The long-awaited expansion of the Children's Museum appeared to take a step forward last month when the City Council approved, in concept, a years-old proposal under which the museum would take over operation of the bedraggled, city-owned Los Angeles Mall that adjoins it.
But although city and museum officials say they are proceeding with the plan, museum officials are also keeping themselves open to other options for expansion--including the possibility of leaving Downtown for another site.
Museum officials said the Los Angeles Mall plan, in the works for five years, is the favored option. But museum officials have also had talks with the Los Angeles County Museum of Art about moving part or all of the Children's Museum to property the county facility hopes to buy in the Mid-Wilshire area for its own expansion.
And Vincent Beggs, Children's Museum executive director, said another entity, which he declined to identify, recently offered the museum an alternative space.
Museum officials say they want to find the best location for the 225,000 visitors they draw annually. "We're looking at all options right now," Beggs said. "Our biggest concern is, how can we best serve our constituency?"
The 15-year-old museum began assessing future needs in 1985. It was already feeling squeezed in the 15,000-square-foot space at 310 N. Main St., at the end of the Los Angeles Mall, which was always meant to be a temporary site, Beggs said. "The space we're in was originally designed for a restaurant," he said.
So when the city in 1989 put out a call for new operators to take over the mall, which runs under City Hall East between Main and Los Angeles streets, the Children's Museum responded with its proposal to expand into the mall and take over its operations.
In February, the City Council approved a letter of intent to lease the mall, negotiated by city staff and Children's Museum supporters.
Under that plan, the Children's Museum would expand to 80,000 square feet for an estimated $20 million. The museum would also renovate the underground shopping center, expected to cost $10 million, and take over mall operations and maintenance.
The museum would lease the mall for $1 a year for 34 years.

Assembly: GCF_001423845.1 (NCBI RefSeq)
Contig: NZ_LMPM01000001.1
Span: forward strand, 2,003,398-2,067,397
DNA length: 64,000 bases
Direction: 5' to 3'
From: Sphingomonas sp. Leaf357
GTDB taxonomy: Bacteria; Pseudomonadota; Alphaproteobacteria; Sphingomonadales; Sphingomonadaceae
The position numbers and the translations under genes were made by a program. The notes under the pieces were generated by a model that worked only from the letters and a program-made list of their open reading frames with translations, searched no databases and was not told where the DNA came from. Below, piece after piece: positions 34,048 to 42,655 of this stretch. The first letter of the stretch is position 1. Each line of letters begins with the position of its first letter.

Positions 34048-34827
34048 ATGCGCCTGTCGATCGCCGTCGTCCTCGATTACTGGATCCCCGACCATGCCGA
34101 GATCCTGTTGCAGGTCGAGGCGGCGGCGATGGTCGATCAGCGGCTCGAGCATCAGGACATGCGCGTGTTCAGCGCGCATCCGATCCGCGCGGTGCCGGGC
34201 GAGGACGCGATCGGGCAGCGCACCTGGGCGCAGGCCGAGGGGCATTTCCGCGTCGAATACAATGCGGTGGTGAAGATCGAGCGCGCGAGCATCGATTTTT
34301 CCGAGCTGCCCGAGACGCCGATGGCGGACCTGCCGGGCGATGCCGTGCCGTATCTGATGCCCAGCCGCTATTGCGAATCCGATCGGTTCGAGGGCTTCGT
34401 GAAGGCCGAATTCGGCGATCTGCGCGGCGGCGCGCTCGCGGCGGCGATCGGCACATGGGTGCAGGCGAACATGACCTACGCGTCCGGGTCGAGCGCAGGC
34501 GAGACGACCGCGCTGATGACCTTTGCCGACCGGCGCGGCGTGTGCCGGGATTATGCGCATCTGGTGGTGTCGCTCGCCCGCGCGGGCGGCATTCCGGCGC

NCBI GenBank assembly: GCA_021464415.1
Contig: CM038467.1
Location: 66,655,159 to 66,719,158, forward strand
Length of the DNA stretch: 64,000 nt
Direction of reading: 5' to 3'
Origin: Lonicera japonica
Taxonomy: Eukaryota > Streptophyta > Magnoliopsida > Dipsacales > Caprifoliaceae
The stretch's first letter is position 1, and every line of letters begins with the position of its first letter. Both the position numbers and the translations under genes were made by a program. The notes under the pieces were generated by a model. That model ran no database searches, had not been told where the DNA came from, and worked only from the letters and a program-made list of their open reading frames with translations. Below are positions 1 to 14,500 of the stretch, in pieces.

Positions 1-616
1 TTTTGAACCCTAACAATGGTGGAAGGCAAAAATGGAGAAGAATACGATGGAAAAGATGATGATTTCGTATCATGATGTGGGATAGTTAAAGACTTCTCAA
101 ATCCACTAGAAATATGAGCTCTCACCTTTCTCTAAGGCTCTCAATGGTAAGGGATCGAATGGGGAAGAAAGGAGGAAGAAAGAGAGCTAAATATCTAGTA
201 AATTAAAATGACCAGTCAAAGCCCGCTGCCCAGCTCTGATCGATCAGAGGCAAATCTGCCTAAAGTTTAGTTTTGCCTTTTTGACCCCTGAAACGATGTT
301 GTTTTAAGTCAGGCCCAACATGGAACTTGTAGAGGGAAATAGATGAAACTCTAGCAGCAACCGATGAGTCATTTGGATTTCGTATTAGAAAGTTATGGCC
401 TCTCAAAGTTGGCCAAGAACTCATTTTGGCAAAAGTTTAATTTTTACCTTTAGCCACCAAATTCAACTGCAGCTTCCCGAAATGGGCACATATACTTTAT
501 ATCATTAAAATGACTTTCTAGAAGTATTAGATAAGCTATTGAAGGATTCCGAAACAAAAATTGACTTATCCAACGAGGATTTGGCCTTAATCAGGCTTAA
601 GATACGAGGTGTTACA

The nonprofit museum could also benefit from mall revenues, which would go toward operating expenses and which donors hope will recoup their investment. In a 1990 evaluation, consultants estimated that the mall made a profit of $66,000 on revenues of $676,000 that year.
City administrative officials herald the plan as a way for the city to get out of the mall business. The 20-year-old mall is in desperate need of repair that the city hasn't been able to afford, and the Children's Museum would pay for the renovation as well as hire a management company to run the mall.
Among the improvements the mall needs, according to city officials, are new access ways for visitors with disabilities, new paving and air conditioning, and basic repairs and replacement of fixtures such as the fountains, drains, planters and electrical system. Asbestos clearing may also be necessary.
Museum officials believe that the renovations and a better mix of tenants will boost business at the mall, which empties on weeknights because it is dependent on government and business workers. The museum itself draws visitors on evenings and weekends, and that could translate into more mall business, said museum board member David Houk.
Museum officials are now in the middle of a 60-day inspection period during which they are checking the mall's structural features to determine whether it is feasible to proceed with the project or pull out. If museum officials decide to go ahead, the city and museum will spend the next year negotiating detailed lease agreements and other necessary documents to solidify the plan.
The museum must also secure $3 million in donor pledges during that time to demonstrate its ability to raise money for the project.
Once the contract documents are approved, the museum would launch its fund-raising campaign and have a year to draft design plans for both the mall renovation and its own expansion. Once it begins, construction is expected to take 18 months.
The cost or extent of repair work needed at the mall could conceivably scare museum officials away from the project. Beggs acknowledged that the vast changes in economic and real estate conditions since the project was first proposed could affect the plans.
Meanwhile, the County Museum offers a central location with good access. The museum is working to buy the vacant May Co. building next door on Wilshire Boulevard and is talking to a number of arts and cultural organizations about using that space or building its own structures on the site.
Preliminary analyses have indicated that there is room for a 35,000-square-foot building at the Wilshire site, which would drop the Children's expansion cost to about $10 million but may not be enough space for the entire museum, Beggs said.
Using the Wilshire location for a second, auxiliary facility is another option, Beggs said.
If the Children's Museum opts to back out of the mall plan, the city will continue to look for an operator to take over the shopping center, city officials said.
But the museum has been the only operator so far willing to pay for the renovation as well as run the mall, city officials said.
Some observers worry that a move out of Downtown by the Children's Museum will hurt the area's already struggling public image.
"It's not going to be good for Downtown, especially when we believe that 'Downtown's Back,' " said Carol Schatz, vice president of the Central City Assn., an organization of Downtown businesses. "With (the renovations of) Pershing Square, the Convention Center, the Central Library and the Disney Concert Hall, . . . there are all these forces for positive change happening now."